On August 11, 2014, two Long Beach men were found guilty of human tracking, pimping, and pandering, among other felonies. More details about the case can be read here: http://www.latimes.com/local/lanow/la-me-ln-two-long-beach-men-convicted-of-human-trafficking-20140811-story.html.
Difference Between Pimping, Pandering & Human Trafficking
Human Trafficking, Pandering, and Pimping are three distinct offenses but are frequently misunderstood. Pimping is different from pandering because it involves receiving money from or for a prostitute's work, while pandering is when someone encourages another to become a prostitute. Human trafficking, on the other hand, is forcing someone into providing a service or labor.
Both pimping and pandering can be charged as felonies, but there are misdemeanor classifications depending on your offense.
Read more about each offense below.
Human Trafficking Laws
California Human Trafficking laws are spelled out in Penal Code Section 236.1. According to Penal Code Section 236.1 (a), "any person who deprives or violates the personal liberty of another with the intent to obtain forced labor or services, is guilty of human trafficking…"
In the case of the two Long Beach men recently found guilty, the men were not allowing the women to leave and forcing them to prostitute themselves.
Human trafficking is a felony in California and can be punishable by up to decades in prison and up to $500,000 in fines.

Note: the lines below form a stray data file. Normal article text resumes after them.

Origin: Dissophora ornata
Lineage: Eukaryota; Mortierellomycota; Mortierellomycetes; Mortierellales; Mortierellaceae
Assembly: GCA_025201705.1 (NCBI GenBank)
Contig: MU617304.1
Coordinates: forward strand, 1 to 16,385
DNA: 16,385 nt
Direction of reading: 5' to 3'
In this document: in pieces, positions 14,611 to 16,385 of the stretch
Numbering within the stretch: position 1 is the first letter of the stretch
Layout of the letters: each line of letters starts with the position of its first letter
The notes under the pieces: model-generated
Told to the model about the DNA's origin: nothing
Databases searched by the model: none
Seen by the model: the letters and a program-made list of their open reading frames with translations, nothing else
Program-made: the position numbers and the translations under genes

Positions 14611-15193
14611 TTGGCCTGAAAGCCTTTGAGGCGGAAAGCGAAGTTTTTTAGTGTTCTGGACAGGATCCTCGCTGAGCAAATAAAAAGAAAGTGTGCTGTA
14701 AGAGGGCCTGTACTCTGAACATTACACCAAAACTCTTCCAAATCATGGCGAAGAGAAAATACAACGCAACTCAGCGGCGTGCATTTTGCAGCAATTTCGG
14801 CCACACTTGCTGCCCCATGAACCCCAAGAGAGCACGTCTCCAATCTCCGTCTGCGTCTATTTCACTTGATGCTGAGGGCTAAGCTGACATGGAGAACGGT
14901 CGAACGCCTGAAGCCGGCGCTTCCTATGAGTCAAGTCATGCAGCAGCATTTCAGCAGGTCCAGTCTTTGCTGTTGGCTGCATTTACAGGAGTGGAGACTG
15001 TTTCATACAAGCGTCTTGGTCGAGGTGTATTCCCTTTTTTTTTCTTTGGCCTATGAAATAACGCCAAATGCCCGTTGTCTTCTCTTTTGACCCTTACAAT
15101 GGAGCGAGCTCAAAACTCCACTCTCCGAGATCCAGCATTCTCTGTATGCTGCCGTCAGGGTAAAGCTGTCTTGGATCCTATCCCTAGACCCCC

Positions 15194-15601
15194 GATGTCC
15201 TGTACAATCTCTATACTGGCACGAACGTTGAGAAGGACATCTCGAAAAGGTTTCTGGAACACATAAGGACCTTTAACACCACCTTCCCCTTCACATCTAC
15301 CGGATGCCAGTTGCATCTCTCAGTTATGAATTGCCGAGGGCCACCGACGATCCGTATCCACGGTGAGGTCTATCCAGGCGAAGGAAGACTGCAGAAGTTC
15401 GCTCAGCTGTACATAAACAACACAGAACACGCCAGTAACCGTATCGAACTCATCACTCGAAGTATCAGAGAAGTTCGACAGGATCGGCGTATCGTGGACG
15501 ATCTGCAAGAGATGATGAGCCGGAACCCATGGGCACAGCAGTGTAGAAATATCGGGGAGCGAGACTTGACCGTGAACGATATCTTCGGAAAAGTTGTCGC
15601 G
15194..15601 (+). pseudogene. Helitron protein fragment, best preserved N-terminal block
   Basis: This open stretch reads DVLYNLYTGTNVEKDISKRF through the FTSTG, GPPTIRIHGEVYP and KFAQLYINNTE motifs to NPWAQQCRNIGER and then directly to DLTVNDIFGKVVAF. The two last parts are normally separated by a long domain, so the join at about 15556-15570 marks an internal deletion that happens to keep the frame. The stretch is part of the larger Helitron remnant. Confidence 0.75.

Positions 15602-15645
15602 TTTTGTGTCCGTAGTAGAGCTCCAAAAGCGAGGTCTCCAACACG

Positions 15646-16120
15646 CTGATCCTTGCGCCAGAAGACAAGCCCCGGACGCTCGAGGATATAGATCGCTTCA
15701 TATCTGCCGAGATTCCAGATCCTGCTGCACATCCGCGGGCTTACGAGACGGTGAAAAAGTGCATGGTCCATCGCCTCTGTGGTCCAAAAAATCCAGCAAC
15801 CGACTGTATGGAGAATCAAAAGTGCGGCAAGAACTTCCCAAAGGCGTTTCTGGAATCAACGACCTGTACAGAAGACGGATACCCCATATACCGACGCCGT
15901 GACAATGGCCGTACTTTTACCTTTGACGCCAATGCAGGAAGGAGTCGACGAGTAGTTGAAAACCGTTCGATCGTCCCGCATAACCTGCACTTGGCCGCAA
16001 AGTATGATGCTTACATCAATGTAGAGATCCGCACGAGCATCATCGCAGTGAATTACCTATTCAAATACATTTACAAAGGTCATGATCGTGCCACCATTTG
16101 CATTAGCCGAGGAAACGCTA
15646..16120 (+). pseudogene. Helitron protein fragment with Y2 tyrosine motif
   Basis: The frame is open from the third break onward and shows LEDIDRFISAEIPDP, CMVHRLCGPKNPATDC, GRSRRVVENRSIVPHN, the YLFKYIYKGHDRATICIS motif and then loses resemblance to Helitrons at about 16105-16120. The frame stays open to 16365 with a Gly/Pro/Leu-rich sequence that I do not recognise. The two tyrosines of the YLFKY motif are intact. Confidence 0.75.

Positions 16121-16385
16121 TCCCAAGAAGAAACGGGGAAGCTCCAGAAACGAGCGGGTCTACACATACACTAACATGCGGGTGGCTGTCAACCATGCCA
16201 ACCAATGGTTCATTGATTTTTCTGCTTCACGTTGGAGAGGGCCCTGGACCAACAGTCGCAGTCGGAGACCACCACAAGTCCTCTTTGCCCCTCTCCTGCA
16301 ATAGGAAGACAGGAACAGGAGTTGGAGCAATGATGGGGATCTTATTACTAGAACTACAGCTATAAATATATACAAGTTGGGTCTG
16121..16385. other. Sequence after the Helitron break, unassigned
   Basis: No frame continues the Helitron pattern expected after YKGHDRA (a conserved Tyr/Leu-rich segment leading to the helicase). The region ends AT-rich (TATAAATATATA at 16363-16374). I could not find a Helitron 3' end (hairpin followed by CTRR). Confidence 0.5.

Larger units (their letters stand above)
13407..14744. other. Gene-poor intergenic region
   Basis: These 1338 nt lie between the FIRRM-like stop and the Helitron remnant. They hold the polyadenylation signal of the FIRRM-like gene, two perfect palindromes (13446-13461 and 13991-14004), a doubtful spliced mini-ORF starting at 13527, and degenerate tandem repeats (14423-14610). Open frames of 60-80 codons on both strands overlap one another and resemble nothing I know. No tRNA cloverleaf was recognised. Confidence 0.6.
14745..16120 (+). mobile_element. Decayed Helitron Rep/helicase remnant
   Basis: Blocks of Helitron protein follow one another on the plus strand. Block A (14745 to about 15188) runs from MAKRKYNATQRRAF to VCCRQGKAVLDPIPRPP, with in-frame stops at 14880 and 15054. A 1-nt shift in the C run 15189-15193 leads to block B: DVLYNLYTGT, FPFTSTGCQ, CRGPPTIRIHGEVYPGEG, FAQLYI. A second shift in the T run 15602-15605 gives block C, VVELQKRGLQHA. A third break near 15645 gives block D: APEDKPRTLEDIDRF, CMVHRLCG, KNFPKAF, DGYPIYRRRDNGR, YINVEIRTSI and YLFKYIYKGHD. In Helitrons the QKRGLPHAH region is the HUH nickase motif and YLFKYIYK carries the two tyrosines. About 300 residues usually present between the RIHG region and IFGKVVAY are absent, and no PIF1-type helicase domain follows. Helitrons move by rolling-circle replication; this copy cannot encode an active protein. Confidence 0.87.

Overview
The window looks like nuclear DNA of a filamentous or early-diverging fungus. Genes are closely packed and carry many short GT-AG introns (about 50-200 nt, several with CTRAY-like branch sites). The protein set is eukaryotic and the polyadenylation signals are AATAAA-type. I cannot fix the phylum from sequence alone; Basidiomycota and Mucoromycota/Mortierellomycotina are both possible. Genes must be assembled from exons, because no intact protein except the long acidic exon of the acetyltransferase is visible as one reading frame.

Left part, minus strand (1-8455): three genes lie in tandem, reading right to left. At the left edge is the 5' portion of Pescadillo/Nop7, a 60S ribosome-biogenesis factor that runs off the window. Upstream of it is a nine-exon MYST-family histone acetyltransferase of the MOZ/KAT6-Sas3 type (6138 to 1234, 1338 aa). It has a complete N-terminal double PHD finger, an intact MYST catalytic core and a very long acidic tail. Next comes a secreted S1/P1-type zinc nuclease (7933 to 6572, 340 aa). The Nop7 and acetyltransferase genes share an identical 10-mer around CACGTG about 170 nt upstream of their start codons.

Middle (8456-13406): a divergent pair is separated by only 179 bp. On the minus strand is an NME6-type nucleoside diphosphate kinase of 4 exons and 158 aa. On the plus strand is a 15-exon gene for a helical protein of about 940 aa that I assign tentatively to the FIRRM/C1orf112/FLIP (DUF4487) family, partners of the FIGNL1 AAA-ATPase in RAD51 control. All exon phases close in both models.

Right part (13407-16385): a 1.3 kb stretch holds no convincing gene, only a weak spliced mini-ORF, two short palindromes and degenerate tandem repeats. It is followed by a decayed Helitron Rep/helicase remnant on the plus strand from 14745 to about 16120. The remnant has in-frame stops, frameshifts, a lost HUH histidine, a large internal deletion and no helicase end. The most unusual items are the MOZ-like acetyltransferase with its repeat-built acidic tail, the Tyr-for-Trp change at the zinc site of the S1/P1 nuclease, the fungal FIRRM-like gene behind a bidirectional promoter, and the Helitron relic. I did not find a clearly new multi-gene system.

Laws on Pimping
A prostitute is a person who takes part in sexual activity in exchange for money. To a pimp, a prostitute is an employee.
Under California Penal Code 266h, one is guilty of "pimping" if:
- He or she locates customers for their prostitute then later collects money on behalf of their prostitute.
- If a person takes a portion or all of the prostitute's money that she is paid for her services. Despite not finding the customer, you can be found guilty of prostitutions.
- He or she advertises a woman's services by means of any form of print, a street corner, the internet, or at a location known for prostitution (known as a brothel).
Felony pimping can be punishable by at least 3 years in prison and a fine of up to $10,000. If the prostitute is under 16 years old or if a firearm was involved, you could be facing enhanced punishments.
What Is Pandering?
Pandering, which the two Long Beach men were also convicted of, is often confused with pimping. According to California Penal Code Section 266i, a person is guilty of pandering if he or she aids another person in their prostitution by influencing them to become a prostitute.
To be found guilty of pandering, a prosecutor only needs to prove two things:
- (1) the accused persuaded another to be a prostitute and
- (2) the accused helped to make the person accessible for prostitution.
The persuasion itself can involve threats, promises, intimidation, or fraudulent means to recruit someone into prositution work.
We Can Defend You
Human trafficking, pimping, and pandering are three very serious felonies which require the services of a skilled Criminal Defense Attorney. Lessem, Newstat & Tooson, LLP not only understands the complex laws, but know the best ways to defend these cases. If you or a loved one has been accused of human trafficking, pandering, or pimping, Lessem & Newstat, LLP can help. Call now for a free consultation!